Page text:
Music in the Key of Love
Deva Premal and Miten Sing Prayers for All
Deva Premal grew up in a musical and spiritual household in Germany, where her parents chanted Sanskrit mantras to her in the womb. When she was 11, Deva received her Sanskrit name from her mother’s guru, Bhagwan Shree Rashneesh, also known as Osho. Deva Premal means divine loving, an apt name for someone who is known for singing sacred songs and repetitions of the divine name from Hindu and other spiritual traditions.
“I never thought I would sing,” she remarks. “I had no idea that I had a voice that was nice to be shared; that came out through meeting Miten and reconnecting with the mantras in my mid-20s. That’s when my voice opened up and found a place of grounding.”
Deva met her life and musical partner, Miten (née Andy Desmond), in 1990, when both were living at Osho’s ashram, in India. Miten was there to find greater meaning than what he’d experienced as a rock and roller in England. Together, the couple began to perform sacred music for their spiritual community. In 1998, they recorded several mantras for massage therapists to play during bodywork sessions. That recording, The Essence, was a breakthrough album for the pair, who have since made more than 20 others.
“We made that album without any intention other than to give it to our friends, and suddenly we started to get orders from America,” Miten recalls. “We’ve now sold a million CDs. We didn’t set out to make a career out of this, but somehow, it just blossomed.”
Today, Deva and Miten travel to some 20 countries each year to perform at concerts, benefits and occasionally, prisons. They also sang for the Dalai Lama at a conference where they learned that His Holiness plays their CDs in his private hours. Others impressed by this musical duo include Eckhart Tolle, Anthony Robbins and Cher, who performed their version of the sacred Gayatri Mantra during her farewell tour.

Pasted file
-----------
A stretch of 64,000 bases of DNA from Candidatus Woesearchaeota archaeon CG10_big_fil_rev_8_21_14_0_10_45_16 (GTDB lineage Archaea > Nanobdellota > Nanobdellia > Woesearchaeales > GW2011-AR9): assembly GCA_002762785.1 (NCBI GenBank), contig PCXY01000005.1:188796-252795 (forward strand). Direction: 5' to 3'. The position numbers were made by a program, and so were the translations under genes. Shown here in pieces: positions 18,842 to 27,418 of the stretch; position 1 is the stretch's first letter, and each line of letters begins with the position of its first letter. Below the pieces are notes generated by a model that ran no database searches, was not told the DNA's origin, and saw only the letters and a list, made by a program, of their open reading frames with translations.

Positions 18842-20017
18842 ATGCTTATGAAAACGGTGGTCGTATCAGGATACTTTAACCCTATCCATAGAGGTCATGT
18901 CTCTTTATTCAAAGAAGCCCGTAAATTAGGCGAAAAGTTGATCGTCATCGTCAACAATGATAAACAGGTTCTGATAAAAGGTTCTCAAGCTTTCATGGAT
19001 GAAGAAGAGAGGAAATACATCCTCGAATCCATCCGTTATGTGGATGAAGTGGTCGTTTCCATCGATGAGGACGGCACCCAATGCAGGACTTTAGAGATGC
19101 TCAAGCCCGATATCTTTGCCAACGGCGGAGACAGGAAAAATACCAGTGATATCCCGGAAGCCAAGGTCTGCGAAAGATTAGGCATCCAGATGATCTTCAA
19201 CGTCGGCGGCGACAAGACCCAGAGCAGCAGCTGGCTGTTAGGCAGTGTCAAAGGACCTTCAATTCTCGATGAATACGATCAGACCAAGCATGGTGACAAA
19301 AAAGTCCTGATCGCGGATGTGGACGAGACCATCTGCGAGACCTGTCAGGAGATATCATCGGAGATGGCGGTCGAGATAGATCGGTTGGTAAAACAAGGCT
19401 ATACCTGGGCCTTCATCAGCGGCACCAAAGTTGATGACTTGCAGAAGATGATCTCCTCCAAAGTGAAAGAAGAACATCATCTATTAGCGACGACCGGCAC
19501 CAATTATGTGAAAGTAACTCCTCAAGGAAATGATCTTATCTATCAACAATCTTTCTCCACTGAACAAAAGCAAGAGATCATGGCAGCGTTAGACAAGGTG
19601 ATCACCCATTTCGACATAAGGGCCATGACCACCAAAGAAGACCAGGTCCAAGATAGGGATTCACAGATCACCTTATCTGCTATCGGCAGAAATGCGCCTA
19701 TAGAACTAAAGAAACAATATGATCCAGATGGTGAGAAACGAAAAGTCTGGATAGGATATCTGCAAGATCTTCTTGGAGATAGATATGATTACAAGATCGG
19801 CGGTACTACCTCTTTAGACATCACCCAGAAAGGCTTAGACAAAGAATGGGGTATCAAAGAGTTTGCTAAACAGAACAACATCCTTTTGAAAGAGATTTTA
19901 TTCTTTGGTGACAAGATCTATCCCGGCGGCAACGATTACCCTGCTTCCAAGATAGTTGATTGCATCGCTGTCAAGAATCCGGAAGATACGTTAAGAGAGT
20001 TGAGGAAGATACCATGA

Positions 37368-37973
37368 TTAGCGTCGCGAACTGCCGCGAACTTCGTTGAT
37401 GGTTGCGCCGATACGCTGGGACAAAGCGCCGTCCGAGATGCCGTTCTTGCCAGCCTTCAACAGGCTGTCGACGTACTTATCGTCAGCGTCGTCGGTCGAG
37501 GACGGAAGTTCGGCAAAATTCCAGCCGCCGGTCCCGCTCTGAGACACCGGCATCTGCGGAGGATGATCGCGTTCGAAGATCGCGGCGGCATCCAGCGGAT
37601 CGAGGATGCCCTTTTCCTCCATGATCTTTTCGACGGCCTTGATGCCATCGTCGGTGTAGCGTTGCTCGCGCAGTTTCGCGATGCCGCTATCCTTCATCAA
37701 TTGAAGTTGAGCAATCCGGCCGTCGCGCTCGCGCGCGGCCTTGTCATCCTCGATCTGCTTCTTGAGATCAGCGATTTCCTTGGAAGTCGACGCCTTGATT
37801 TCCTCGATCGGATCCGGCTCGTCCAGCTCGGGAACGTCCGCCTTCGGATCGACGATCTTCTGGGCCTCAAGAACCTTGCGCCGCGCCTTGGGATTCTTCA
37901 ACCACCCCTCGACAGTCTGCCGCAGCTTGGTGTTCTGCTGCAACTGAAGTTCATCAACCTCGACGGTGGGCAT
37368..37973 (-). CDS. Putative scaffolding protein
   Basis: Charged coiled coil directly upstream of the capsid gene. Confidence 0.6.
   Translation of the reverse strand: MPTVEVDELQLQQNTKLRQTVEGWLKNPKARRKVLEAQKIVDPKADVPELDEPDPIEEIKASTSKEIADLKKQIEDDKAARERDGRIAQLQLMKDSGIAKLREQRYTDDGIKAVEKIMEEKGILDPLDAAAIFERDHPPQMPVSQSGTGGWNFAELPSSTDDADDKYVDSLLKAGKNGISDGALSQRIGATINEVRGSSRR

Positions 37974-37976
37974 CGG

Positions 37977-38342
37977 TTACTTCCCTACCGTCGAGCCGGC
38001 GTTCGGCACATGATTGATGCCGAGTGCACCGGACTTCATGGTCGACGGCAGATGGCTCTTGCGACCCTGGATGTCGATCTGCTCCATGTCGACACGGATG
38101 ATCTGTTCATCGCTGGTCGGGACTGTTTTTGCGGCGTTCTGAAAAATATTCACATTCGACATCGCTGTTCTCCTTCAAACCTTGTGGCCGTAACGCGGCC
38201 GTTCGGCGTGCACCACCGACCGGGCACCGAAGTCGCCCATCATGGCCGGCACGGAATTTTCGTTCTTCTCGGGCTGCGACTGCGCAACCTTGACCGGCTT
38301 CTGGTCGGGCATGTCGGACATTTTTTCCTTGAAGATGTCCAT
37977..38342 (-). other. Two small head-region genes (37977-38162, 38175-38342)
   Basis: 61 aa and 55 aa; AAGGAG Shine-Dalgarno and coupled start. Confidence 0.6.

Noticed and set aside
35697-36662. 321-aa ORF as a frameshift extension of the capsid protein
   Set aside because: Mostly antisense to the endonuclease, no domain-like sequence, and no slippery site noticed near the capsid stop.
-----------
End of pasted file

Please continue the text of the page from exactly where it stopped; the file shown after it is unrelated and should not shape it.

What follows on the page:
This kind of celebrity surprises Deva, who refers to her fans as fellow travelers, sharing a spiritual journey to the same destination. “Many of us have really worked a lot on ourselves,” she says. “We’ve done therapy and groups, and now it feels like it’s time to bypass all that and go straight to the point of joy and silence. When you sing, it’s such an easy way to fall into meditation; then we sit there in silence, without effort, and find that expanded space of union within ourselves and with everyone.”
Miten says sacred music recordings and concerts are a kind of emotional balm for troubled times. “We’re exposed to so much sadness and pain and violence in the world, and I know that whenever I’m scared, if I sing, then I’m not scared,” he says, adding that a growing number of sacred music gatherings may be doing the same for others. “To be in a theater with a thousand people, all chanting together, you cannot avoid an uplift of spirit. People leave in a joyful space.”
Deva Premal and Miten’s latest CD, Password, debuts this fall, when the duo will be joined by Nepalese bamboo flutist Manose on their tour of 24 U.S. cities. Visit DevaPremalMiten.com.
Kim Childs is a writer and a creativity teacher in Boston. Connect at KimChilds.com.